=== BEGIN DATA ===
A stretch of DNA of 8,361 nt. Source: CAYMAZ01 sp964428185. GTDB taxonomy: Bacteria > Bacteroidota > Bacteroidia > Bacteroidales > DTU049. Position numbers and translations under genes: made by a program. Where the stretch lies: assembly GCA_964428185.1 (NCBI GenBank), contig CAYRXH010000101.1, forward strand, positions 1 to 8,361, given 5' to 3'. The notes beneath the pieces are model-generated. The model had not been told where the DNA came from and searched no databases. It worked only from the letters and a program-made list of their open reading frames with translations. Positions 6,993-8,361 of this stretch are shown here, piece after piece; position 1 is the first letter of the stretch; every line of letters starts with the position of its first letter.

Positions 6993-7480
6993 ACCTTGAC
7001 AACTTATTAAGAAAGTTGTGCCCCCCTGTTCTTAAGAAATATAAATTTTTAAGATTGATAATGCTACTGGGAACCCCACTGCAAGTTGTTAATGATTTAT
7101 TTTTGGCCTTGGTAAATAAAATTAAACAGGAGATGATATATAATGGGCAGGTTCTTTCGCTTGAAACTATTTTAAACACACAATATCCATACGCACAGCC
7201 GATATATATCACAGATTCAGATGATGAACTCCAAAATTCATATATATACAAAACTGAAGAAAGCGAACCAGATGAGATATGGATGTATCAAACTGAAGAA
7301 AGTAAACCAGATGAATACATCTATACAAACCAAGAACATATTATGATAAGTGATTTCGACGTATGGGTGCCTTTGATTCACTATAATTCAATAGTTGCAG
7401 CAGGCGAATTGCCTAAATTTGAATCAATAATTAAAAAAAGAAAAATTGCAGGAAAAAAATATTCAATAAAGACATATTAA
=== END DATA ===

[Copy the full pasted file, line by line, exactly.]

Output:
A stretch of DNA of 8,361 nt. Source: CAYMAZ01 sp964428185. GTDB taxonomy: Bacteria > Bacteroidota > Bacteroidia > Bacteroidales > DTU049. Position numbers and translations under genes: made by a program. Where the stretch lies: assembly GCA_964428185.1 (NCBI GenBank), contig CAYRXH010000101.1, forward strand, positions 1 to 8,361, given 5' to 3'. The notes beneath the pieces are model-generated. The model had not been told where the DNA came from and searched no databases. It worked only from the letters and a program-made list of their open reading frames with translations. Positions 6,993-8,361 of this stretch are shown here, piece after piece; position 1 is the first letter of the stretch; every line of letters starts with the position of its first letter.

Positions 6993-7480
6993 ACCTTGAC
7001 AACTTATTAAGAAAGTTGTGCCCCCCTGTTCTTAAGAAATATAAATTTTTAAGATTGATAATGCTACTGGGAACCCCACTGCAAGTTGTTAATGATTTAT
7101 TTTTGGCCTTGGTAAATAAAATTAAACAGGAGATGATATATAATGGGCAGGTTCTTTCGCTTGAAACTATTTTAAACACACAATATCCATACGCACAGCC
7201 GATATATATCACAGATTCAGATGATGAACTCCAAAATTCATATATATACAAAACTGAAGAAAGCGAACCAGATGAGATATGGATGTATCAAACTGAAGAA
7301 AGTAAACCAGATGAATACATCTATACAAACCAAGAACATATTATGATAAGTGATTTCGACGTATGGGTGCCTTTGATTCACTATAATTCAATAGTTGCAG
7401 CAGGCGAATTGCCTAAATTTGAATCAATAATTAAAAAAAGAAAAATTGCAGGAAAAAAATATTCAATAAAGACATATTAA